• Wool rags

• Yard trimmings

Leave Out & The Reason Why Not To Use

• Black walnut tree leaves or twigs

o Releases substances that might be harmful to plants

• Coal or charcoal ash

o Might contain substances harmful to plants

• Dairy products (e.g., butter, egg yolks, milk, sour cream, yogurt)

o Create odor problems and attract pests such as rodents and flies

• Diseased or insect-ridden plants

o Diseases or insects might survive and be transferred back to other plants

• Fats, grease, lard, or oils

o Create odor problems and attract pests such as rodents and flies

• Meat or fish bones and scraps

o Create odor problems and attract pests such as rodents and flies

• Pet wastes (e.g., dog or cat feces, soiled cat litter)

o Might contain parasites, bacteria, germs, pathogens, and viruses harmful to humans

• Yard trimmings treated with chemical pesticides

o Might kill beneficial composting organisms

Did You Know That Compost Can...

• Suppress plant diseases and pests.

• Reduce or eliminate the need for chemical fertilizers.

• Promote higher yields of agricultural crops.

• Facilitate reforestation, wetlands restoration, and habitat revitalization efforts by amending contaminated, compacted, and marginal soils.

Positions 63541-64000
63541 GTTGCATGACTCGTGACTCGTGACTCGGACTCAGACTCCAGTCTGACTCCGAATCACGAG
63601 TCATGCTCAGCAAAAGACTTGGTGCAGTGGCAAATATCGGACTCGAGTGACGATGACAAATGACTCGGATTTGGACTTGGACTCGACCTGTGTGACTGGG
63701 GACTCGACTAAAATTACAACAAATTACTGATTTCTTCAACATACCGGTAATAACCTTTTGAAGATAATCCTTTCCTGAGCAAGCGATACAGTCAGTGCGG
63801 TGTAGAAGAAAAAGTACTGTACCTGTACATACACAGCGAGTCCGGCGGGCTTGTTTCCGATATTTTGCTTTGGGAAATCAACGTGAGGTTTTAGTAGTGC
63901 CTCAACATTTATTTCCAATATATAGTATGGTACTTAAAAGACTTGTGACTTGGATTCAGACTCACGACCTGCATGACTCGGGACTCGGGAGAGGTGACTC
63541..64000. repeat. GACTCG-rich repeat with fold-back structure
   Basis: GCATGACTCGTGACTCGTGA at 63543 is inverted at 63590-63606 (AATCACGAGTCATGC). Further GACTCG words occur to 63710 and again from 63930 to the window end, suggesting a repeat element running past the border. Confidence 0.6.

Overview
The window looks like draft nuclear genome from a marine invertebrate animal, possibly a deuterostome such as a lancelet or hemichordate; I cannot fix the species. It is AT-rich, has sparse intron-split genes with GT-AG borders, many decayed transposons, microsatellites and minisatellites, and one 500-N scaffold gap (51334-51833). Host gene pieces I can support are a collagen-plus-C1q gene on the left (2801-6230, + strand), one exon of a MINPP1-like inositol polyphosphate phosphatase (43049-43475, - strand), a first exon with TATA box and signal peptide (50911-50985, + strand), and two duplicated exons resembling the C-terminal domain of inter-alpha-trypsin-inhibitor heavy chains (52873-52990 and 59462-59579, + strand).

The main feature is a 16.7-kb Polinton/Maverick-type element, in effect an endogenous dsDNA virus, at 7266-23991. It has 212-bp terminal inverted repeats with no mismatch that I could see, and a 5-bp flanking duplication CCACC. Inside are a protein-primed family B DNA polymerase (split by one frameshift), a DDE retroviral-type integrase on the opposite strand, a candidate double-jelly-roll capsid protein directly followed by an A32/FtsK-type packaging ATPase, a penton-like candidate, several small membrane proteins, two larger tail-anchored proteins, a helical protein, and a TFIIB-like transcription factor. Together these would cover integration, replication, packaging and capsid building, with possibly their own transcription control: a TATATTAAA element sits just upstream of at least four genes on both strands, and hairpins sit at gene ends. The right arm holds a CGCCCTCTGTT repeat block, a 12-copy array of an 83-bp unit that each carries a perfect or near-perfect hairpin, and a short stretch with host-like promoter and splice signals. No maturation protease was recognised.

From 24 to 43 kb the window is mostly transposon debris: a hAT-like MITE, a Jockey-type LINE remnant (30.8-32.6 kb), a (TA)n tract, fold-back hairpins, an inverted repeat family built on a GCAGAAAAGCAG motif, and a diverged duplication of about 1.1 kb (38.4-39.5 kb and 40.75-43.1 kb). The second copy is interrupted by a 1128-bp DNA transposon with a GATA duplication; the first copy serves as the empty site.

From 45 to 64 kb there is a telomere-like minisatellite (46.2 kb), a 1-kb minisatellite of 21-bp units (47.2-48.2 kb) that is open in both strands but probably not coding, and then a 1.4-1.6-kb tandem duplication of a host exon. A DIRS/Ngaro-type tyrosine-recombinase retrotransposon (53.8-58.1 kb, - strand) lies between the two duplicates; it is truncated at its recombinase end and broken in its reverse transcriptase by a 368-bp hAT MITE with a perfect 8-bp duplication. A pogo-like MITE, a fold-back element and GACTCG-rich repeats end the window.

• Cost-effectively remediate soils contaminated by hazardous waste.

• Remove solids, oil, grease, and heavy metals from stormwater runoff.

• Capture and destroy 99.6 percent of industrial volatile organic chemicals (VOCs) in contaminated air.

• Provide cost savings of at least 50 percent over conventional soil, water, and air pollution remediation technologies, where applicable.

What Can Compost Be Used For?

• Farmers use compost for enhancing crops and for sod farms.

• Landscapers use compost as a soil amendment and for decorative purposes at properties, golf courses, and athletic fields.

• Landfill operators use compost to cover landfills and carry out reclamation projects.

• Nurseries use compost for enhancing plant and forest seedling crops in reforestation projects and to prevent certain plant diseases such as root rot.

• Public agencies use compost for landscaping highway median strips, parks, recreational areas, and other public property and remediating contaminated or eroded sites.

• Homeowners use mature compost to enrich gardens, improve the soil around trees and shrubs, use as soil additive for house plants and planter boxes and as a protective mulch for trees and shrubs.

Happy Recycling!!!


  1. Nice basic composting article. I like that you included the list of dos & donts and explain why certain materials should not be included. Well done.

  2. Thanks so much Dirt Guy!Great name btw! I tried to keep it simple yet informative! Thanks for the comment!